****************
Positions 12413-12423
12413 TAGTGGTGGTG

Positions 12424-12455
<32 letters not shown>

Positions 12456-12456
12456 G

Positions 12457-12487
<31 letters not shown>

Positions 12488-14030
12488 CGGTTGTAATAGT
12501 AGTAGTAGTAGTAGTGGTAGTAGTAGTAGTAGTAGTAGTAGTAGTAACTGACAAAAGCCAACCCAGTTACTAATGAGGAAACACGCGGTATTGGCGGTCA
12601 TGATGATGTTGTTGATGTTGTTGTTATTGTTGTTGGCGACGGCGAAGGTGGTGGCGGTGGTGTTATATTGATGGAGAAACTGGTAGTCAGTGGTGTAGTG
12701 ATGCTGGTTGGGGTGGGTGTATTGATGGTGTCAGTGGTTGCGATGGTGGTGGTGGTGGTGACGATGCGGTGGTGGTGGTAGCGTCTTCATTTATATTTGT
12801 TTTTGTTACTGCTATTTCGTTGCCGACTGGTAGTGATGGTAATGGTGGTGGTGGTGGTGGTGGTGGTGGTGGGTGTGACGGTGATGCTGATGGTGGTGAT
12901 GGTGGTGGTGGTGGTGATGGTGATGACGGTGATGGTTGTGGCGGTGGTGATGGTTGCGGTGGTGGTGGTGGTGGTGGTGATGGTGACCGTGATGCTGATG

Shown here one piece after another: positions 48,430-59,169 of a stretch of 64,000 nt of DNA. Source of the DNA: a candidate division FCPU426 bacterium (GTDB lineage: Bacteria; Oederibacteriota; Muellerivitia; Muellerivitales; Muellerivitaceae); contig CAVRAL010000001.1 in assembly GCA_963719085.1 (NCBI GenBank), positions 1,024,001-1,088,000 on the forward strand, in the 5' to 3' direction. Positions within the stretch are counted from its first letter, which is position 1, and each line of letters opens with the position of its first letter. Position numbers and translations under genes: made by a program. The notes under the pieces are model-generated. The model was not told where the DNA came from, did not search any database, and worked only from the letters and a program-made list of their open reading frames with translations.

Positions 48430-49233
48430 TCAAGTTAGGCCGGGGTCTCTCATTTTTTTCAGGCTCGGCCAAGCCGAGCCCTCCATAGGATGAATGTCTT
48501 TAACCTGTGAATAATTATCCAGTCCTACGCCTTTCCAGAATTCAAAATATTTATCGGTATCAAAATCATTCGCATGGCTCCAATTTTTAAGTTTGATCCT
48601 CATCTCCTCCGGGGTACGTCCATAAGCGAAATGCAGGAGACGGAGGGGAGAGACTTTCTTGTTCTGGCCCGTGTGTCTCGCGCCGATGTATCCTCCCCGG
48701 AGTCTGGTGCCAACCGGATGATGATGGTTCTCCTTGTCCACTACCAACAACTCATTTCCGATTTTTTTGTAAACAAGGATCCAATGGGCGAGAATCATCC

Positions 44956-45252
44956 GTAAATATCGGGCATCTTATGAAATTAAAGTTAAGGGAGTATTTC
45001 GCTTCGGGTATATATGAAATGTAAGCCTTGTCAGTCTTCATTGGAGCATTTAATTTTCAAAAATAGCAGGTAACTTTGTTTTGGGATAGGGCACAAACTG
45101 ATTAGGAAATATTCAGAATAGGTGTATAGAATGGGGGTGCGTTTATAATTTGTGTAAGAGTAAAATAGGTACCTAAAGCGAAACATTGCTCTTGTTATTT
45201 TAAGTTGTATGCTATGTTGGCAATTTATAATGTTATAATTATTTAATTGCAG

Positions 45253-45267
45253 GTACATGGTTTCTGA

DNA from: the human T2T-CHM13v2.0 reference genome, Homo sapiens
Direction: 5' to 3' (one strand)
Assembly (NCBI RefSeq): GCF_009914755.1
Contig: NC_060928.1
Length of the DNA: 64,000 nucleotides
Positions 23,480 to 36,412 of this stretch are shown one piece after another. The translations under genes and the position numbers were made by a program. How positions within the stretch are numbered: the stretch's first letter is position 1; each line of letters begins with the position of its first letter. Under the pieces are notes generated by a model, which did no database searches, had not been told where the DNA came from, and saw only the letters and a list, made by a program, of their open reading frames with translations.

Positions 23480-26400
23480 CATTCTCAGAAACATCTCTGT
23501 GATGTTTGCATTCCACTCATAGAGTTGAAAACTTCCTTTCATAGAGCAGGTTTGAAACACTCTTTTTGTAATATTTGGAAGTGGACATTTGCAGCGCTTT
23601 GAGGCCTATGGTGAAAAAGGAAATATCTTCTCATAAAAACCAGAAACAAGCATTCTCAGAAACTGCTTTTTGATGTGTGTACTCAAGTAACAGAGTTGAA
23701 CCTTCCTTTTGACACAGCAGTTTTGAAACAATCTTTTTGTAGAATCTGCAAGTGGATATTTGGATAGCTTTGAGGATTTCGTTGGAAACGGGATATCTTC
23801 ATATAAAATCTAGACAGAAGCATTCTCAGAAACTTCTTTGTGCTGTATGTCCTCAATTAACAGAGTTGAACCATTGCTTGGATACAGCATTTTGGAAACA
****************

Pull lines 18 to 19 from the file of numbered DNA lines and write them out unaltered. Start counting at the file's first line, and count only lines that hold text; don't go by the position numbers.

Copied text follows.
48430 TCAAGTTAGGCCGGGGTCTCTCATTTTTTTCAGGCTCGGCCAAGCCGAGCCCTCCATAGGATGAATGTCTT
48501 TAACCTGTGAATAATTATCCAGTCCTACGCCTTTCCAGAATTCAAAATATTTATCGGTATCAAAATCATTCGCATGGCTCCAATTTTTAAGTTTGATCCT